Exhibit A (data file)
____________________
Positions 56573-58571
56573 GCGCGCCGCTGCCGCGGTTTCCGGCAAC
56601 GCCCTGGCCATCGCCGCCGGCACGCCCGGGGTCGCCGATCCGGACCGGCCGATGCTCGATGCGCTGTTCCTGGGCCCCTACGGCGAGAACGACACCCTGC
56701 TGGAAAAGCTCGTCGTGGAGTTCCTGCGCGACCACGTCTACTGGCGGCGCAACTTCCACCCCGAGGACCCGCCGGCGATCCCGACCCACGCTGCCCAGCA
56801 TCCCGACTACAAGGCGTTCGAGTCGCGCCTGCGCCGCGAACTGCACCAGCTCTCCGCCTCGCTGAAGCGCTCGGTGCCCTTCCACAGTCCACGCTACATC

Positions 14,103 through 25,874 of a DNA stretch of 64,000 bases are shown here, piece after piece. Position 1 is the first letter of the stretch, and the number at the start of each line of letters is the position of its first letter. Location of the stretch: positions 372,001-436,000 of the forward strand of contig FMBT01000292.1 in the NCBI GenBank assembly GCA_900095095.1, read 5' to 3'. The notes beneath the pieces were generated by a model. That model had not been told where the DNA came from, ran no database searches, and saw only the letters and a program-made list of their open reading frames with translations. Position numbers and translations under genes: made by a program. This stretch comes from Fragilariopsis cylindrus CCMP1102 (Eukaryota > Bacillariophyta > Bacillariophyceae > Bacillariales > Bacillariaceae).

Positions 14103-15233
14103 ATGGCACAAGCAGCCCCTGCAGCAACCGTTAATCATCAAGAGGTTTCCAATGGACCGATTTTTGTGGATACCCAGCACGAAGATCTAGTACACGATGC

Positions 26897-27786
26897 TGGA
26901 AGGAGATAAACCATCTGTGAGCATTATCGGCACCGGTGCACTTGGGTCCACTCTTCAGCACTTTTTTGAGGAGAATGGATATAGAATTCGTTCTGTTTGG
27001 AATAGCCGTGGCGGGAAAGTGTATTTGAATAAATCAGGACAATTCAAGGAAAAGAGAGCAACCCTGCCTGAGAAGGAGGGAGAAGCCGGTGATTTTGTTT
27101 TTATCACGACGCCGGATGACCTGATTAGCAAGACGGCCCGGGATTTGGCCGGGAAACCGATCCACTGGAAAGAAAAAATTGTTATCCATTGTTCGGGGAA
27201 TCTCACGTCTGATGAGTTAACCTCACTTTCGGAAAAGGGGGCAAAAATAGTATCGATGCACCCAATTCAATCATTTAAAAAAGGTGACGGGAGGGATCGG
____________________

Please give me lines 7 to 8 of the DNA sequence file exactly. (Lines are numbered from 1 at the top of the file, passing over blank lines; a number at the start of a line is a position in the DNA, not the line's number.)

Positions 14103-15233
14103 ATGGCACAAGCAGCCCCTGCAGCAACCGTTAATCATCAAGAGGTTTCCAATGGACCGATTTTTGTGGATACCCAGCACGAAGATCTAGTACACGATGC